• Train a or other machine learning model to classify cute images

Recent years have seen some cool developments in machine learning, particularly image recognition. Google which was able to discover the notion of image generalities like "cats" and "human faces" without even being told to look for these. I think it would be a fun learning experience to train a classifier using data labeled for an ambiguous concept like cuteness, which is a human-assigned property associated with an image that can be quantified but not really associated with one specific set of image features.

To quantify cuteness, use a side-by-side comparison system where users are presented with two semi-randomly selected images and asked to select which is cuter. I think Randall Munroe did this at one point, there's an algorithm somewhere. By only requiring them to select the cuter image, users make binary choices at any given step but you still end up with a sorted hierarchy of images.

(n.b. I feel I should disclaim that cuteness is a subjective quality and what you would be measuring is "consensus cuteness" or the common denominator of what people find cute, there is no true total ordering of cuteness independent of individual experience)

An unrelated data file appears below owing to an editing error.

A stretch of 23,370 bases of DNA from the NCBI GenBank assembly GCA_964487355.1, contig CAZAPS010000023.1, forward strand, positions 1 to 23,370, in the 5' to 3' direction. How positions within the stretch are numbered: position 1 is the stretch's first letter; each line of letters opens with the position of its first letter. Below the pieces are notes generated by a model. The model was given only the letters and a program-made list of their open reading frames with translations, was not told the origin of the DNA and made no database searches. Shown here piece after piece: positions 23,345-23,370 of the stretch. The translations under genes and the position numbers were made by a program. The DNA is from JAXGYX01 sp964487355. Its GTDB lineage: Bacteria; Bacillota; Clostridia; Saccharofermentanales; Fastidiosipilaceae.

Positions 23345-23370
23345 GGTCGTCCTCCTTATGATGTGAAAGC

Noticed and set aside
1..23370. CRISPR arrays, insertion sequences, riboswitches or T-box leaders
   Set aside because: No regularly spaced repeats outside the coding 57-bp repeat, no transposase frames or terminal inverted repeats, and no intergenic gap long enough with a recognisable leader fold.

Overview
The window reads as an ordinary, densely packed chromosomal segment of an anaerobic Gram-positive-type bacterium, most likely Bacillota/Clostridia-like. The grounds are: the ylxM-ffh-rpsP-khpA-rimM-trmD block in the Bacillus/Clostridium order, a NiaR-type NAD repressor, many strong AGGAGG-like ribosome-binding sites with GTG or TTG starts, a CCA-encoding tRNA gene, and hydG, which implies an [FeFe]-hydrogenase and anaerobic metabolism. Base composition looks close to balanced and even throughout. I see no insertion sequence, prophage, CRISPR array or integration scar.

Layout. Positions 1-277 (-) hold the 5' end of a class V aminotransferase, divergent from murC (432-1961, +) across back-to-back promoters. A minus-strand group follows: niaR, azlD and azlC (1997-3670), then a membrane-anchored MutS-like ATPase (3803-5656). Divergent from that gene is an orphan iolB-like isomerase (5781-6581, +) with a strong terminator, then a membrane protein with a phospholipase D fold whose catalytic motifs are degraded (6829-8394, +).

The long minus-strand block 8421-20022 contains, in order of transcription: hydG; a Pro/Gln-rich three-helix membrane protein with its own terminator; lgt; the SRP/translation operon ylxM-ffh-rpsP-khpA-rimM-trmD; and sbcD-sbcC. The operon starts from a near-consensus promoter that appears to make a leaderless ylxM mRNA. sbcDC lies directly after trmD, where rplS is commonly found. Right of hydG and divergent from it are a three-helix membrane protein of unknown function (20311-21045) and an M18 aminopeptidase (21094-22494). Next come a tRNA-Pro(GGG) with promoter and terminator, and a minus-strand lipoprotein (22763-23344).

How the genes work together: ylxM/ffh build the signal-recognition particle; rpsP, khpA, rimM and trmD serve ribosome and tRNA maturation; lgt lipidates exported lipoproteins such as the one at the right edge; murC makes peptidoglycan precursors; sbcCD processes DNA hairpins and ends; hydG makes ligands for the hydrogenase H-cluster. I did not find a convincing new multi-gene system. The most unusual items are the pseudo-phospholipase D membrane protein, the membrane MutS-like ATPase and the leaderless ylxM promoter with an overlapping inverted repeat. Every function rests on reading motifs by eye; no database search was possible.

I suspect you would have lots of overfitting problems with the model-- it'd be very easy to train something that only recognizes kittens and gets stuck at a local optimum because kittens are reliably cute.


  • Procedural generation of underlying game mechanics

I remember a persistent myth about Pokémon games involving Mew and trucks. It's hard to imagine this forming with modern games unless they are truly obscure, because only one person needs to understand an aspect of the mechanics and write about it somewhere searchable for everyone to know.1

Procedural generation tackles this by making everyone's game different, so that the past experience of others is not as solid a guide and you have to explore for yourself. However, even games that make heavy use of procgen only really use it for the surface world, the part that is visible to the player. A dragon in nethack always behaves predictably like a dragon, even if the dungeon in which it appears is configured slightly differently.

I think a game which applied randomization even to invisible aspects of the game model would be especially interesting, because it would encourage players to do their own research and uncover things about the universe for themselves.

Important consideration: the variation has to matter. For example, Starbound does procedural generation of enemies but you don't really pay much attention to it because you're mostly just going to shoot at them either way. You have to reward the player for learning things by allowing their optimal strategy to be dramatically changed by new information.

  • A creature breeding game inspired by real genetics